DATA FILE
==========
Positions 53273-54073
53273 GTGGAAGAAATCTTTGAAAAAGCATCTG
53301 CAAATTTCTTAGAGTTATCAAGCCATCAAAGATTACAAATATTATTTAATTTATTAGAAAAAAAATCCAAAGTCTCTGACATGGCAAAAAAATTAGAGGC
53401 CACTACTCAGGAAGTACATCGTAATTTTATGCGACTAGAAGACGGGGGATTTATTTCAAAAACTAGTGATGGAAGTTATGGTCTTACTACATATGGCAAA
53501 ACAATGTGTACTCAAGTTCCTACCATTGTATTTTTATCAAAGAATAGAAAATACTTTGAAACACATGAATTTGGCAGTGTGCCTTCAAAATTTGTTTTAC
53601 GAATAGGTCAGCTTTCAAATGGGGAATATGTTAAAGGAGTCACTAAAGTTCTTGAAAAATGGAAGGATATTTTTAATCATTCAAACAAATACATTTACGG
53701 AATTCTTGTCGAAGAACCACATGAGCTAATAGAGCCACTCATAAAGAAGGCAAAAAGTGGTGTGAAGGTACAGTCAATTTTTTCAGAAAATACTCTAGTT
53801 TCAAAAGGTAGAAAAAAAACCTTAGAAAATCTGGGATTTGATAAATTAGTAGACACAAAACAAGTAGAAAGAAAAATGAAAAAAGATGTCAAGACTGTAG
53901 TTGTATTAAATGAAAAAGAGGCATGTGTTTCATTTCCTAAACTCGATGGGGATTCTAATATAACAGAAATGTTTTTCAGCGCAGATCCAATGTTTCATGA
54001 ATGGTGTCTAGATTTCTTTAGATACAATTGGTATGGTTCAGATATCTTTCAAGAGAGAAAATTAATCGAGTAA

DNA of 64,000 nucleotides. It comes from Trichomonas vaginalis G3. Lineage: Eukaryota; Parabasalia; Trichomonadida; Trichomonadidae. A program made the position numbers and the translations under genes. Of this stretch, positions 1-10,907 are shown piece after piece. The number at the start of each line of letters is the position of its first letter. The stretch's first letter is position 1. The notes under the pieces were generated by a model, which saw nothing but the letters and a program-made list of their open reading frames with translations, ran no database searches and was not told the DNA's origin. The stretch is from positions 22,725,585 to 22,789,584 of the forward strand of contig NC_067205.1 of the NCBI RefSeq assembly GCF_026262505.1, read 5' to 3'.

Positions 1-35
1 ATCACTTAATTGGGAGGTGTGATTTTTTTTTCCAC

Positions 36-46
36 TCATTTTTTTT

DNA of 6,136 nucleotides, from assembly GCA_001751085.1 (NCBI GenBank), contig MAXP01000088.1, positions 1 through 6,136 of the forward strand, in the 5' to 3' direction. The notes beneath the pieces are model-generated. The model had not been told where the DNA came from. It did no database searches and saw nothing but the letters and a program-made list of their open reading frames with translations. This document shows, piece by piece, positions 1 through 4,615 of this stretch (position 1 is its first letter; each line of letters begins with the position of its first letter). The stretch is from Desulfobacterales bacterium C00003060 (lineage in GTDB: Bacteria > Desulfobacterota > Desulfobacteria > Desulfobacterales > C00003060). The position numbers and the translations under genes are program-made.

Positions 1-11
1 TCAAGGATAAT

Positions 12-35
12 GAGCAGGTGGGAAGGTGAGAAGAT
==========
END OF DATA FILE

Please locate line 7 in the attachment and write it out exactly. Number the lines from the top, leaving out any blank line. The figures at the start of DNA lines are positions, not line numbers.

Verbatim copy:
53701 AATTCTTGTCGAAGAACCACATGAGCTAATAGAGCCACTCATAAAGAAGGCAAAAAGTGGTGTGAAGGTACAGTCAATTTTTTCAGAAAATACTCTAGTT